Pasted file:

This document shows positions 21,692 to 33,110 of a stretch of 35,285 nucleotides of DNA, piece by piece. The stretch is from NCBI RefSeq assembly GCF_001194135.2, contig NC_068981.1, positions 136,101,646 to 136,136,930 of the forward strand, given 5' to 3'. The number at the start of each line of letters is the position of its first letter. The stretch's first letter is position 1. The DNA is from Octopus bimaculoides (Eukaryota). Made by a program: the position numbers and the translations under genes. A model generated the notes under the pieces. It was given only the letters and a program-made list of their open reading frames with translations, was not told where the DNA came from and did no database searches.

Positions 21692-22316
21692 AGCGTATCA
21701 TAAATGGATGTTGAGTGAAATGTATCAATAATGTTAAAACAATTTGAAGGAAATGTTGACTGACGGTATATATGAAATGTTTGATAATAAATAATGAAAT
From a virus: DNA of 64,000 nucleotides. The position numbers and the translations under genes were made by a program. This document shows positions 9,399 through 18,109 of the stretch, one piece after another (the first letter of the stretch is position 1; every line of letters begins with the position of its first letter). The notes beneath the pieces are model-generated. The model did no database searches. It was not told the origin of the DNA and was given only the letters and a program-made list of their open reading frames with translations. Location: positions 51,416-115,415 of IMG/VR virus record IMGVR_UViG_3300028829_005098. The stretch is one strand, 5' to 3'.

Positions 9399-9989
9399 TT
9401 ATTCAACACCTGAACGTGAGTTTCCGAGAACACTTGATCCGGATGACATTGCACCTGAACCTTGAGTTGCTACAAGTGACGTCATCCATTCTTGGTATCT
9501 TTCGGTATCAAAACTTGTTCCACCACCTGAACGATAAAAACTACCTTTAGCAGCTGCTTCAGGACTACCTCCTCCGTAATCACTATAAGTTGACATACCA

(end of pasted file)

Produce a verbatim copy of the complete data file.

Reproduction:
This document shows positions 21,692 to 33,110 of a stretch of 35,285 nucleotides of DNA, piece by piece. The stretch is from NCBI RefSeq assembly GCF_001194135.2, contig NC_068981.1, positions 136,101,646 to 136,136,930 of the forward strand, given 5' to 3'. The number at the start of each line of letters is the position of its first letter. The stretch's first letter is position 1. The DNA is from Octopus bimaculoides (Eukaryota). Made by a program: the position numbers and the translations under genes. A model generated the notes under the pieces. It was given only the letters and a program-made list of their open reading frames with translations, was not told where the DNA came from and did no database searches.

Positions 21692-22316
21692 AGCGTATCA
21701 TAAATGGATGTTGAGTGAAATGTATCAATAATGTTAAAACAATTTGAAGGAAATGTTGACTGACGGTATATATGAAATGTTTGATAATAAATAATGAAAT
From a virus: DNA of 64,000 nucleotides. The position numbers and the translations under genes were made by a program. This document shows positions 9,399 through 18,109 of the stretch, one piece after another (the first letter of the stretch is position 1; every line of letters begins with the position of its first letter). The notes beneath the pieces are model-generated. The model did no database searches. It was not told the origin of the DNA and was given only the letters and a program-made list of their open reading frames with translations. Location: positions 51,416-115,415 of IMG/VR virus record IMGVR_UViG_3300028829_005098. The stretch is one strand, 5' to 3'.

Positions 9399-9989
9399 TT
9401 ATTCAACACCTGAACGTGAGTTTCCGAGAACACTTGATCCGGATGACATTGCACCTGAACCTTGAGTTGCTACAAGTGACGTCATCCATTCTTGGTATCT
9501 TTCGGTATCAAAACTTGTTCCACCACCTGAACGATAAAAACTACCTTTAGCAGCTGCTTCAGGACTACCTCCTCCGTAATCACTATAAGTTGACATACCA